Words by Jennifer Boustani.
Driven by the need to maintain optimal body pH through the reduction of acid-induced meals, this diet is a call for all foodies to scrap the processed meat and dairy from their diet and substitute it with all things raw, low-glycemic and often, *sigh* green.
However, whilst this new craze might not tickle everyone’s fancy, it provides many benefits for the body, as the ingestion of foods that maintain pH have proven to reduce inflammation, help shed a few kilograms and limit the likeliness of diseases such as osteoporosis and cancer.
When food is metabolised, the body extracts energy from the food content. This burning leaves an ash residue within the body, which may be either acidic, neutral or, you guessed it – alkaline.
In this sense, excess in acidic ash may make an individual prone to illness and disease, in comparison to alkaline ash. Dr Stephan Domenig, author of the ‘mindful eating plan’ suggests that individuals aim for a diet that is “two-thirds alkaline, one-third acidic”.
In other words, keep that steak handy, we’re not done here yet.
It is a work in progress, so hold off on posting your quinoa and kale memes, and take a look at the ways you could slowly integrate the alkaline diet into your day-to-day food intake routine.
Drink your alkalised water – yes, it exists!
We’ve all heard the claim, ‘all water tastes the same’. However, contrary to popular belief, alkaline water is a real thing – and it just might be the perfect time to get onto it. Alkaline water has been tested to have a higher pH level (with 9+ pH), in comparison to regular water, meaning it could work to neutralise the acid in your body.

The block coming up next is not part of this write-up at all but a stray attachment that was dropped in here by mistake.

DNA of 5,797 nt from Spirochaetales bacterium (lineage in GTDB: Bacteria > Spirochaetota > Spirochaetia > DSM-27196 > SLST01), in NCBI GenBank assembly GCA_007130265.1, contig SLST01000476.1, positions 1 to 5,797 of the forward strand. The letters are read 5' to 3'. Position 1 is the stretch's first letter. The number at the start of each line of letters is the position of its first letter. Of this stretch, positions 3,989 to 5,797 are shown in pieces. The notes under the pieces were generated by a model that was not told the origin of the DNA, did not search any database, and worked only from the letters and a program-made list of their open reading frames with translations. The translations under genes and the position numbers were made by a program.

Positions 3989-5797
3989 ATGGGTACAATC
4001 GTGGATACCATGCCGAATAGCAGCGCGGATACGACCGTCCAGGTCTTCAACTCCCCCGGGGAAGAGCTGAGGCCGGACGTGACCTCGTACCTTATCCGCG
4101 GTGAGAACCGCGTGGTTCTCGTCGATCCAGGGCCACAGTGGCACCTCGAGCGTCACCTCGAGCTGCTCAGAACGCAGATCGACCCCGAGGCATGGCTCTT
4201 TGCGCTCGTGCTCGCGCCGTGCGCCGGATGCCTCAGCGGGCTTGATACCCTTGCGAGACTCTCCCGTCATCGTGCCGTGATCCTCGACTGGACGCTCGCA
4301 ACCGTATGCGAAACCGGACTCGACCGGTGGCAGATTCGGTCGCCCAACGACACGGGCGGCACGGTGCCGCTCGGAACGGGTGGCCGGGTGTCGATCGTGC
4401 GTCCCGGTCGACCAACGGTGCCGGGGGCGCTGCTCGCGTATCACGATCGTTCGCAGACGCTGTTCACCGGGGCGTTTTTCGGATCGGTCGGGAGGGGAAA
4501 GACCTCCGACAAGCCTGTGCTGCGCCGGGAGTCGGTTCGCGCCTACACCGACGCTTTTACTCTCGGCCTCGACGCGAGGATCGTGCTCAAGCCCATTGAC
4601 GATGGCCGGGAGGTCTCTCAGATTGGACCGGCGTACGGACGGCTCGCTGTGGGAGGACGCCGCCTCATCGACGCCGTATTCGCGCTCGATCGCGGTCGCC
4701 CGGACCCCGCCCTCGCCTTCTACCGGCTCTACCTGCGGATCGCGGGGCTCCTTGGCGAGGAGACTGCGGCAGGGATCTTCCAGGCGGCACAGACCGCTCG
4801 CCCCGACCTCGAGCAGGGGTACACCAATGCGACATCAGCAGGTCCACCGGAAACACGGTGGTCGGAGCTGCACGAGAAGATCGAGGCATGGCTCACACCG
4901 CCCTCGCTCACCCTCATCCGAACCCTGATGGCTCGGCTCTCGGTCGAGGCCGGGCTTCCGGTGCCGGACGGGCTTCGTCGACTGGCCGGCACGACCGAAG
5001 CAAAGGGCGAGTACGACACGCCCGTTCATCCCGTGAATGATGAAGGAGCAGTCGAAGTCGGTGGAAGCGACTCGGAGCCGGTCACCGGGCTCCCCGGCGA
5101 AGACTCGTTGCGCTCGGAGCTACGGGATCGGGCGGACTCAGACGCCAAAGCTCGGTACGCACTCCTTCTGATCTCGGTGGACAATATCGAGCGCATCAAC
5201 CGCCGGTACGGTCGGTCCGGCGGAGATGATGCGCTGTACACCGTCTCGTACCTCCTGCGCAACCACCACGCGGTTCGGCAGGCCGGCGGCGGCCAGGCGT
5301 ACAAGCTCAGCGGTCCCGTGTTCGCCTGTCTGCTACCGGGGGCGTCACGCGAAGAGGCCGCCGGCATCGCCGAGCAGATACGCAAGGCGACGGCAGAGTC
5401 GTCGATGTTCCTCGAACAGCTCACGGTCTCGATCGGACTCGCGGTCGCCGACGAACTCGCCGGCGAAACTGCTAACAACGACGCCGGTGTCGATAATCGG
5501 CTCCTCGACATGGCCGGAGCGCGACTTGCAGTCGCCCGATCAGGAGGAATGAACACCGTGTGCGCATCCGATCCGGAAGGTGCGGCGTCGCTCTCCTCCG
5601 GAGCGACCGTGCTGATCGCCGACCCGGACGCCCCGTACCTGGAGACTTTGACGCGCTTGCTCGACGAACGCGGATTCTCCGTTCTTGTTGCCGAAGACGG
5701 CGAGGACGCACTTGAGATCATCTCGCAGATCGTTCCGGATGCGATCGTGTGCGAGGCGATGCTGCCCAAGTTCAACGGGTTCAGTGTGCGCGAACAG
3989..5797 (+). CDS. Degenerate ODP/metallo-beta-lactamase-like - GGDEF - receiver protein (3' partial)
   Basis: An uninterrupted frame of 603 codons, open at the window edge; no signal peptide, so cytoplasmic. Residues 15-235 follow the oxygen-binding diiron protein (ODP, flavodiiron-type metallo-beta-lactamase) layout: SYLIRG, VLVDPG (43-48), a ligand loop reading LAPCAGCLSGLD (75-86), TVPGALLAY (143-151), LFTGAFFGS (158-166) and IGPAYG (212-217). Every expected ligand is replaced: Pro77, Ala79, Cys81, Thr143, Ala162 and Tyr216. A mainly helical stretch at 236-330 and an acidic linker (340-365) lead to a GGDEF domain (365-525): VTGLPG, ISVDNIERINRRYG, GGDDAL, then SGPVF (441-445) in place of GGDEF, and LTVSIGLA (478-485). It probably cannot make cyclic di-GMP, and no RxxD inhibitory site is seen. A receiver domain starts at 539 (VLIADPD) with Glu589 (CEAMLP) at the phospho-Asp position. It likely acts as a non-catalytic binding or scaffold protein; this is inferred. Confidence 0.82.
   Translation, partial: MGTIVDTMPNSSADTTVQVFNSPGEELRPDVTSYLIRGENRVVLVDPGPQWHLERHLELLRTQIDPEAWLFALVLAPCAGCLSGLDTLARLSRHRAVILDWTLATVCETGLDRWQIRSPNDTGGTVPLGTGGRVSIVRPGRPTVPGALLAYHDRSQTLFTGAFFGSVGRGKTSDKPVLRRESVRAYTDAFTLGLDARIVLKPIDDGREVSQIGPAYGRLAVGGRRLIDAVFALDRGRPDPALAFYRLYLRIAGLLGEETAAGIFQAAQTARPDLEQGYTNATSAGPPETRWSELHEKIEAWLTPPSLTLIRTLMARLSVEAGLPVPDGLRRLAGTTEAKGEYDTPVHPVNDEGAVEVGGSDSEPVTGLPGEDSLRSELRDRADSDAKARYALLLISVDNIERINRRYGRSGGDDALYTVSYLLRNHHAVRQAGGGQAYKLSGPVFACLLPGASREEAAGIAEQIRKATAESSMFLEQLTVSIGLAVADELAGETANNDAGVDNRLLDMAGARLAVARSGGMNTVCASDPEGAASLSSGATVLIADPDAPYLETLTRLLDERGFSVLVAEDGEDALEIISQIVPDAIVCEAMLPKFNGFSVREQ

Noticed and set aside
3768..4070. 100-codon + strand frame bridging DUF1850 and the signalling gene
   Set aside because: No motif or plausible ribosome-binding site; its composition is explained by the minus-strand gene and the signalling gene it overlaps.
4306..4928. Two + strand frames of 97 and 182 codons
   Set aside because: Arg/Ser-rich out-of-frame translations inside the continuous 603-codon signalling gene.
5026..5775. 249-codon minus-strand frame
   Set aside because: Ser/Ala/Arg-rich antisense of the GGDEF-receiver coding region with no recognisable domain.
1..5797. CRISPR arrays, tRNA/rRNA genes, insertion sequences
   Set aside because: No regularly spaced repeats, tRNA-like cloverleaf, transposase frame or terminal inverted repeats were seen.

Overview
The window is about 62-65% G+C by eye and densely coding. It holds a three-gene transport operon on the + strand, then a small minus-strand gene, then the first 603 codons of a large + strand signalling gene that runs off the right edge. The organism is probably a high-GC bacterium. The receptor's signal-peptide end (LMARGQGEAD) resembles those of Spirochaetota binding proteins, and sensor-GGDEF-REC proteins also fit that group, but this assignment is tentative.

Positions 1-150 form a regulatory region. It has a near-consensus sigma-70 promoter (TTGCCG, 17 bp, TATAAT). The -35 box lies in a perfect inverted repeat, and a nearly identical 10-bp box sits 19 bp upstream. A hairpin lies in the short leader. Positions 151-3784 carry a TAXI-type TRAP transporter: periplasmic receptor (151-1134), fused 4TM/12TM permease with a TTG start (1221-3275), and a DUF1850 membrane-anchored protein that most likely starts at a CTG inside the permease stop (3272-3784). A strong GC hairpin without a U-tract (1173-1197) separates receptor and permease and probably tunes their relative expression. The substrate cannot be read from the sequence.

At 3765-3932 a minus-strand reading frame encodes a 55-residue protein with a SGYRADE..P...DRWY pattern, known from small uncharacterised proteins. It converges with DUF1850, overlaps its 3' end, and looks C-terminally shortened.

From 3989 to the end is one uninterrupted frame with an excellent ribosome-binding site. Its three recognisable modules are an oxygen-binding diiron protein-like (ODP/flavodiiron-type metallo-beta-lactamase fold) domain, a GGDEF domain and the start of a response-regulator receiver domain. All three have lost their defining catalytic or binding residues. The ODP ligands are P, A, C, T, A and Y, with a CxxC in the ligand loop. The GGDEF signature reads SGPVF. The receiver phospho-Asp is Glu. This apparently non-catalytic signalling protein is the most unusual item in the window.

This water could be sourced from natural water reservoirs, or induced overnight by the infusion of cucumber and lemon slices, which form a perfectly alkalised morning drink.
In the 2001 issue of Shanghai Journal of Protective Medicine, it is reported that by drinking alkalinised water for up to six months, individuals experience lower cholesterol, blood glucose and blood pressure levels as a result of the alkalising compounds of calcium, silica, potassium, magnesium and bicarbonate.
LISTEN: An upset listener is worried about her vegan daughter, who is binge eating lots of non-vegan foods in secret.
Your protein intake is key!
Naturally, when participating in this diet, your daily intake of meat and dairy will be significantly reduced.
Thus, one must work to increase their protein intake with alternative products considered ‘alkalising’. Such foods include nuts and seeds, which are high in fibre and able to keep the body protein fuelled.The most beneficial plant proteins include almonds, lima beans and navy beans.
Raw foods are good foods!
By eating raw foods, the alkalisation of a meal is not restricted, ensuring the body receives the right vitamins and minerals from all meals. These raw foods include vegetables and fruits, each of which is energy fuelled and able to keep the body healthy.
Further, whilst the human body thrives off our food intake, meaning what we eat is crucial in stabilising our pH, the thought of body acids must not be totally dismissed, but maintained. One may limit their intake of refined grains, such as white bread and substitute it with a wholegrain loaf, slightly reducing the acidic reaction.
Excess acids may also lead to mental decline, as a result of the production of neurotransmitters. Thus, by reducing acid intake, one may experience an increase in clarity and focus – improving their holistic well being.
So if you didn’t know, now you know.
Whilst the debate exists as to whether this diet is just another Hollywood fad, the benefits do seem pretty swell. What are your thoughts on this whole ‘alkalising’ thing?
This piece was originally published on Showpo and has been republished here with permission.